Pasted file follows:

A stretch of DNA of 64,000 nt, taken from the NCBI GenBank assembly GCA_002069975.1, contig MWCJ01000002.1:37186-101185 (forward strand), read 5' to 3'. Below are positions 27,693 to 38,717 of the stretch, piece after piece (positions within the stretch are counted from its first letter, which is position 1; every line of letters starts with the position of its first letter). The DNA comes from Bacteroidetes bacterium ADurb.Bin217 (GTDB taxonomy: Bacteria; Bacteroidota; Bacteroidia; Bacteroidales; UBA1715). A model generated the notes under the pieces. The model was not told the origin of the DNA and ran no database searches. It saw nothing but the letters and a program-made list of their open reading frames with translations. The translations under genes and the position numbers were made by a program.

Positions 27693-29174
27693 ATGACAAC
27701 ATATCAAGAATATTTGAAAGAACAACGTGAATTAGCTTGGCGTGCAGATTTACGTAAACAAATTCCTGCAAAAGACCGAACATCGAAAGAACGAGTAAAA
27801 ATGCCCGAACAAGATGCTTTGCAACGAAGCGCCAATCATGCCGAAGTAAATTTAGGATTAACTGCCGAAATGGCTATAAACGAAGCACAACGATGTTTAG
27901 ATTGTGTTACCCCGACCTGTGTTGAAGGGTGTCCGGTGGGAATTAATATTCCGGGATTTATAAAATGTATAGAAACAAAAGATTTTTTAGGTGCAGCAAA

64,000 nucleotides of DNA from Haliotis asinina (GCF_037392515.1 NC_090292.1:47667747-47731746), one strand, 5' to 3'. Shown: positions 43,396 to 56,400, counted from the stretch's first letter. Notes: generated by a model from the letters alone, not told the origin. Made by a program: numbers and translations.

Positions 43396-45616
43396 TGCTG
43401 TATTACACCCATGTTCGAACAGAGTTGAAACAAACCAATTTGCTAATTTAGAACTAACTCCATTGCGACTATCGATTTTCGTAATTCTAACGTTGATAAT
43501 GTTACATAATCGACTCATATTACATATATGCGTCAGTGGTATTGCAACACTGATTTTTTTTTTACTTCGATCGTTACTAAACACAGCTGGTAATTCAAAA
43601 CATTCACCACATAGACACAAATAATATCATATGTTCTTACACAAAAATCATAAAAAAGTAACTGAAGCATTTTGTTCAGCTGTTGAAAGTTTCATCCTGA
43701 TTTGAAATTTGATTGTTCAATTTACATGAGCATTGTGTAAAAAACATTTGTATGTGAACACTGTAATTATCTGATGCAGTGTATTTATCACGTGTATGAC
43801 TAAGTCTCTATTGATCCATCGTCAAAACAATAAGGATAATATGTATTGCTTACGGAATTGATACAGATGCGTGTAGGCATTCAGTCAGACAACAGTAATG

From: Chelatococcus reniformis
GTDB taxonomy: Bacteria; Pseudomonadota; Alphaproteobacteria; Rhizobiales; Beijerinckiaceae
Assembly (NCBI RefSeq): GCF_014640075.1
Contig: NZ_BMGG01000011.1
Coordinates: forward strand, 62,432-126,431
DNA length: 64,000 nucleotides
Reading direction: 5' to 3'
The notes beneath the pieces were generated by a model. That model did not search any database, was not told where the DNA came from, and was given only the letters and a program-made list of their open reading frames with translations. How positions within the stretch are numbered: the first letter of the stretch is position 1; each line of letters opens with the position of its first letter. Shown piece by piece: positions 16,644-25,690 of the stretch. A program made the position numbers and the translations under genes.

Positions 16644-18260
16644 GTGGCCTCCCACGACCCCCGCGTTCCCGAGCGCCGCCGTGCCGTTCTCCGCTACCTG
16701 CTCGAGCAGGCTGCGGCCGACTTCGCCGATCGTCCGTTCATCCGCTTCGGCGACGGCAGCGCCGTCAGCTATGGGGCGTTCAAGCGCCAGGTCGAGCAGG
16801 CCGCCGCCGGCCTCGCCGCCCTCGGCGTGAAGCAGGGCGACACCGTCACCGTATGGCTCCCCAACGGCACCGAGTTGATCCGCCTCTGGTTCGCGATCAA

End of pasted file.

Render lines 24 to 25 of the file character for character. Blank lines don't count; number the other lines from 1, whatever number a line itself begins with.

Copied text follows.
16644 GTGGCCTCCCACGACCCCCGCGTTCCCGAGCGCCGCCGTGCCGTTCTCCGCTACCTG
16701 CTCGAGCAGGCTGCGGCCGACTTCGCCGATCGTCCGTTCATCCGCTTCGGCGACGGCAGCGCCGTCAGCTATGGGGCGTTCAAGCGCCAGGTCGAGCAGG